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Olympic National Park is one location you can listen to on the website tree.fm, which offers sounds from forests around the world recorded by people who live near them.

Despite best intentions, sometimes it’s harder to put on the rain boots and jackets and leave the abode, especially during a pandemic and a rainy season.

But there are few better salves for the soul than the sounds of nature. Spending time in nature has been shown scientifically to lower stress levels, improve working memory and help us feel more alive, according to a 2016 Washington Post story about the Japanese concept of forest bathing.

But for all of us who can’t travel, can’t forest bathe and might be having trouble leaving the house at all, here is a low-commitment, low-energy option to get some of those good juices flowing.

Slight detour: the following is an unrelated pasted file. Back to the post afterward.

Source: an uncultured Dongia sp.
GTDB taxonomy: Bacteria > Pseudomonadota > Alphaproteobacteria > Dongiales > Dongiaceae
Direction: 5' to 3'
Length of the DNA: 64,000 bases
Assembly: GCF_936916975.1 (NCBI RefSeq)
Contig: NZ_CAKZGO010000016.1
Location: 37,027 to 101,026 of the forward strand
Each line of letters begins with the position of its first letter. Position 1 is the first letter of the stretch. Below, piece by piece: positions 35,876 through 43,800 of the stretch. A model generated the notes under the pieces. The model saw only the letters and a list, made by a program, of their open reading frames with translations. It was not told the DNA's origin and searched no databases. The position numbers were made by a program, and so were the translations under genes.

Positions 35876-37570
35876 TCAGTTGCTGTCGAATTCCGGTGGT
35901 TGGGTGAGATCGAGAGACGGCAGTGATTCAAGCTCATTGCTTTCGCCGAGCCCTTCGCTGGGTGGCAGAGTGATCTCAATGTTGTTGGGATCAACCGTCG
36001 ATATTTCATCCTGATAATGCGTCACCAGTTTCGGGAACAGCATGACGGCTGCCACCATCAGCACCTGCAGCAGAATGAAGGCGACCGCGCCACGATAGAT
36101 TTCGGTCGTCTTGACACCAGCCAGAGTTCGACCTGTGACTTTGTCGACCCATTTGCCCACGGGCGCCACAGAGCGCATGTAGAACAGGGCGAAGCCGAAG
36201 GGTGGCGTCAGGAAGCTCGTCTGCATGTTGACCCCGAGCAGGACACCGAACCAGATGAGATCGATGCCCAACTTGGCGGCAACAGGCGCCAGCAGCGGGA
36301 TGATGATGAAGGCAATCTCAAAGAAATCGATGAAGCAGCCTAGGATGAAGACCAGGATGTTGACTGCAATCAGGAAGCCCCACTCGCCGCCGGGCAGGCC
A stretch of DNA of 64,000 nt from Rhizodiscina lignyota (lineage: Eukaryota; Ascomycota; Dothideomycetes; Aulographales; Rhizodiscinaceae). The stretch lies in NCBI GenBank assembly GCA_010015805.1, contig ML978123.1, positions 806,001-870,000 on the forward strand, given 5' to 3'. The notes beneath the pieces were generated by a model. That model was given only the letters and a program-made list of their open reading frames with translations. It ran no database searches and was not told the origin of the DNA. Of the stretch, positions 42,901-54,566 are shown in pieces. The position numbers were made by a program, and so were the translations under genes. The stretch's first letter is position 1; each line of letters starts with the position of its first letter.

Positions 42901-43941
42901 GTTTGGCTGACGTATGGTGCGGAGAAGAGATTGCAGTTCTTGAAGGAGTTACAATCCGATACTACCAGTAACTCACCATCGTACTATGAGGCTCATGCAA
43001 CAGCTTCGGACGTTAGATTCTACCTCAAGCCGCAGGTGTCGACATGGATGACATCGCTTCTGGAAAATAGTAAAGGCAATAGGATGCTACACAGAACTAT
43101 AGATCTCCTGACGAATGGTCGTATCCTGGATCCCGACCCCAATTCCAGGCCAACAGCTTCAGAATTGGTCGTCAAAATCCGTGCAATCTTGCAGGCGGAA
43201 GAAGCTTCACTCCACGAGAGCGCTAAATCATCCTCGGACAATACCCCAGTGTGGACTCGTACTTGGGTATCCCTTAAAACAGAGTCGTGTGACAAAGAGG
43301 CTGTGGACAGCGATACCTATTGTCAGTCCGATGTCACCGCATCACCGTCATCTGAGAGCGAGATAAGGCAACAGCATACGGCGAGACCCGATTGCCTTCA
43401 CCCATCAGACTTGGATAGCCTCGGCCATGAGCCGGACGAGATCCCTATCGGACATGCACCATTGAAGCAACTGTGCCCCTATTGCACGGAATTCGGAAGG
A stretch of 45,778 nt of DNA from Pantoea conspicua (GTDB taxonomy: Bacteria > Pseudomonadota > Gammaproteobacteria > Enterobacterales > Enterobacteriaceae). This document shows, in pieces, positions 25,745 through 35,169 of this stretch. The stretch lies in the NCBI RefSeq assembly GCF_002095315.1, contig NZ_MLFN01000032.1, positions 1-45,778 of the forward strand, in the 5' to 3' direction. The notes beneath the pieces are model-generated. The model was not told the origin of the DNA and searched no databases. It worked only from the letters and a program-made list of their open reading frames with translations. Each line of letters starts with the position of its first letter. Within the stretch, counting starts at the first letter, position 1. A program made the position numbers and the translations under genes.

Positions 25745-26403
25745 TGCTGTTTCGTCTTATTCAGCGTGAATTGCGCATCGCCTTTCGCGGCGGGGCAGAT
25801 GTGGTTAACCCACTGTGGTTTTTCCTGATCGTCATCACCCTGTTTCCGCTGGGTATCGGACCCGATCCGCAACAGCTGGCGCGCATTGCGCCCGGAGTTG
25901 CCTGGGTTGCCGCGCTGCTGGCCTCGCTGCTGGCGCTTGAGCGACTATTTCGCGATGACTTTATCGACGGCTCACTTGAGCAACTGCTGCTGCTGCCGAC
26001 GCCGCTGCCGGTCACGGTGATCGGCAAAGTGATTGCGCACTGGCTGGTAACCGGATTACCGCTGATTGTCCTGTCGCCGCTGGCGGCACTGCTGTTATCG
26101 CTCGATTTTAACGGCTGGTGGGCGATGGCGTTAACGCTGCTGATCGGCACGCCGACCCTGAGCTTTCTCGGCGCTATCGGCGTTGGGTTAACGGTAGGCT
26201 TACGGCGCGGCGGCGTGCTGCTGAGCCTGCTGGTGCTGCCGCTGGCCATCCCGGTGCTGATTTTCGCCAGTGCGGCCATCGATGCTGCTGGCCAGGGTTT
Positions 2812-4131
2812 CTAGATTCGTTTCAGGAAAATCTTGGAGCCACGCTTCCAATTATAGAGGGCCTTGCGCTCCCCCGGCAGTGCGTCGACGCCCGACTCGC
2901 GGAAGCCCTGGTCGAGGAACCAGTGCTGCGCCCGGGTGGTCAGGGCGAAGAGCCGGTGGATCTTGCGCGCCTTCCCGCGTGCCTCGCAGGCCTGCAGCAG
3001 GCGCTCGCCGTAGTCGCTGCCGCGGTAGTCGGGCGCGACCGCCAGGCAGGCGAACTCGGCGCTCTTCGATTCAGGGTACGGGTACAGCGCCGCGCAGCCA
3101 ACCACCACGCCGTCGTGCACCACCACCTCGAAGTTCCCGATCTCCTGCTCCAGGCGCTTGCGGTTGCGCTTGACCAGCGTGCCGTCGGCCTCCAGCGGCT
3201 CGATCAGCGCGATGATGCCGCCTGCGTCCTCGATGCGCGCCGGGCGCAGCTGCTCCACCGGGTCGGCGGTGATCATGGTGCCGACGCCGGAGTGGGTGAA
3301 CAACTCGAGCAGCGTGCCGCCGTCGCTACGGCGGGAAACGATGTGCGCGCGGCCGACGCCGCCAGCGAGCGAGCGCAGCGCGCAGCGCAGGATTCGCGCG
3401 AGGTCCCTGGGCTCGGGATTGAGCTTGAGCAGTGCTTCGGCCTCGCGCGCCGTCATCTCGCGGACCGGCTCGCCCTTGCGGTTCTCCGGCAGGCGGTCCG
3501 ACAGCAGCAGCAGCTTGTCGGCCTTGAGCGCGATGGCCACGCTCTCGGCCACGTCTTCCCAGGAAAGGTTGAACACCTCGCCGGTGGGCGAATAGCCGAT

Tree.fm has sounds from forests around the world recorded by people who live near them. There are forests filled with the sounds of rain and rushing water, others with scores of birds and some that seem near silent.

“People around the world recorded the sounds of their forests, so you can escape into nature, while in lockdown or unable to travel,” the creators of the site say. “Use this site to chill, meditate or do some digital shinrin-yoku.”

Visit the Sounds of the Forest sound map to find the ones near us — including Olympic National Forest and the Pratt Connector Trail near North Bend — and find a link on tree.fm to donate to organizations that plant trees in nature.

Enjoy your mini-reprieve and take heart: The days are getting longer even when it seems dark.